That part of the net premium income of a ceding insurer that is retained by him after paying for reinsurance.

Original rate

The rate of premium charged on an insurance which has become the subject of reinsurance.

Original slip

The slip used for placing an insurance on which underwriters' acceptances are indicated by a line stamp and writing. From it are prepared duplicate slips and signing slip s (q.v.).

Original terms

A reinsurance expression signifying that the reinsurance is granted on the same conditions and at the same rate of premium as the original insurance.

Ostensible authority

The apparent power of an agent to bind his principal, whether or not he has been granted that power.

Other insurance clause

A clause in an insurance policy which restricts the right of the insured to effect other insurance on the risk or which seeks to provide how a claim shall be apportioned if other insurance has been effected.

Outstanding claims advance

A reinsurance treaty may provide that if claims payable by the reinsurer exceed the reserve held by the original insurer for the payment of claims the reinsurer shall make an immediate payment, or advance, without waiting for the claims to appear in the periodic accounts.

Outstanding claims portfolio

An amount payable by a cedent to a reinsurer in consideration of the reinsurer accepting liability arising under a contract of reinsurance in respect of reinsurance claims incurred and arising prior to a fixed date.

Outstanding claims reserve

A reserve held by an insurer to meet claims notified but not yet paid.

Outturn

The amount or weight of the cargo discharged from a ship / The condition of a cargo on discharge.

Outwards reinsurance

Business ceded by an insurer by way of reinsurance to other insurers or reinsurers.

Overage

Additional premium payable on a marine insurance open cover or policy when the insured goods are carried on a vessel which does not come within the scope of the Institute Classification Clause (q.v.), usually because it is too old / The excess amount of a liquid cargo which weighs more when landed than the weight reported when shipped.

Overall insurance cover

A single insurance on a construction project. Also called wrap-up insurance cover.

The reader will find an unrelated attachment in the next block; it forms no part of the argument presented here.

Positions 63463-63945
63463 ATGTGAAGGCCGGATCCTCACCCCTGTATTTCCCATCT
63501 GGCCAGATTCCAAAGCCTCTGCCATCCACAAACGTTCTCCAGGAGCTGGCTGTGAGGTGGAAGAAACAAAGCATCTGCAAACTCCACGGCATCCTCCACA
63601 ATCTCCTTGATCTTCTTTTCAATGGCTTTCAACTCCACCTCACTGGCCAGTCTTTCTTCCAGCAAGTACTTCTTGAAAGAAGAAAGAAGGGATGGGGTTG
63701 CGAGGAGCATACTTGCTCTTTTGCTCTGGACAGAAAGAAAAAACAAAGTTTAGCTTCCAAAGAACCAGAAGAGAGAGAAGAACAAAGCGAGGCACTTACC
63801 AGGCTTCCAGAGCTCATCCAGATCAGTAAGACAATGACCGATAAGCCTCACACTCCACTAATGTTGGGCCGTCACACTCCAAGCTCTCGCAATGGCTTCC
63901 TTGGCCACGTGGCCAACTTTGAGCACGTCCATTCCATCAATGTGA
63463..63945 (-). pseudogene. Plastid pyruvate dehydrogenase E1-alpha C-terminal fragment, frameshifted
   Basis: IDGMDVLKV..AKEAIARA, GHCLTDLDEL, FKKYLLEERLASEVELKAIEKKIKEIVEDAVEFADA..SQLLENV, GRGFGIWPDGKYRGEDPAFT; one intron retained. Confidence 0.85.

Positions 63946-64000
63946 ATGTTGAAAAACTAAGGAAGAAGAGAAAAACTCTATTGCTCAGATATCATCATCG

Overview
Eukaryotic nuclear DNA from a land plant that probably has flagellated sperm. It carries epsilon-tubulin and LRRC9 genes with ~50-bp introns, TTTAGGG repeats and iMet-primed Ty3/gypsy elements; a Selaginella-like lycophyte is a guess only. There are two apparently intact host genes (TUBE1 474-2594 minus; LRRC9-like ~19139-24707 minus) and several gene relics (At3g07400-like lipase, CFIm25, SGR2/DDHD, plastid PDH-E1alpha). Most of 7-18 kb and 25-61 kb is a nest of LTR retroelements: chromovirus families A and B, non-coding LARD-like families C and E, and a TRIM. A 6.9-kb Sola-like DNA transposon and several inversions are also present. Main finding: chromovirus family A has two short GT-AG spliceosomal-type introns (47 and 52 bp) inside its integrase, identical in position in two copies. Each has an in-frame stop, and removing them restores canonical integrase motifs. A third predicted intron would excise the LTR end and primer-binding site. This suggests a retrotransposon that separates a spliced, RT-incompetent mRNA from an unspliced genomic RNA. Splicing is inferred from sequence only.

Overclosing

The (impermissible) act by a broker, when closing a placing, of allotting to an underwriter a larger line than the underwriter has written.

Overdue Market

A market for the reinsurance of a marine insurance where a ship is overdue or has suffered a serious casualty which may result in a total loss, and thus a means for original underwriters of quantifying, and possibly cutting, their loss.

Overheads

Fixed charges which do not vary proportionately with the amount of business done.

Over-insurance

Insuring property for more than its value. May be inadvertent or fraudulent.

Overlapping insurance

Insurance by two or more policies the cover of which is in part duplicated.

Over-line

An amount of insurance or reinsurance that exceeds the normal capacity of the insurer or reinsurer after allowing for automatic reinsurance facilities. An insurer who finds himself with more risk than he considers it prudent to bear is said to be overlined.

Overplacing

The action of a broker in obtaining acceptances of lines on an insurance which exceed 100% of the insurance offered.

Overrider

Same as Overriding commission.

Overriding commission

A discount allowed to an agent or ceding insurer in addition to normal commission. In reinsurance it is commonly by way of contribution to the direct insurer's overheads. In direct insurance it may be payable to an employee or agent in respect of insurances written within his territory, even without his mediation.

Oversight clause

A provision in a reinsurance treaty that either party may correct a failure to comply with the agreement due to oversight or misunderstanding.

Over-subscription

In Lloyd's practice it is common for a broker to obtain subscriptions from underwriters for more than 100 per cent for a proposed insurance. The share of each syndicate in the insurance is then reduced proportionately.

Own damage

In motor insurance, damage to the insured's own vehicle.

Own risk

A risk that a person retains for himself, without insuring it.

Owners' clauses

Clauses drafted by shipowners or large exporters or importers for use in their marine insurance policies.

Owner's liability

Liability of the owner of a building (as distinct from an occupier) for claims in respect of bodily injury or damage to property. See also Shipowner's liability.

Owner's trading freight

The addition to the cost of the goods of a shipowner (or a charterer) carried in the ship owned (or chartered) which he charges at the port of delivery as the price of carriage.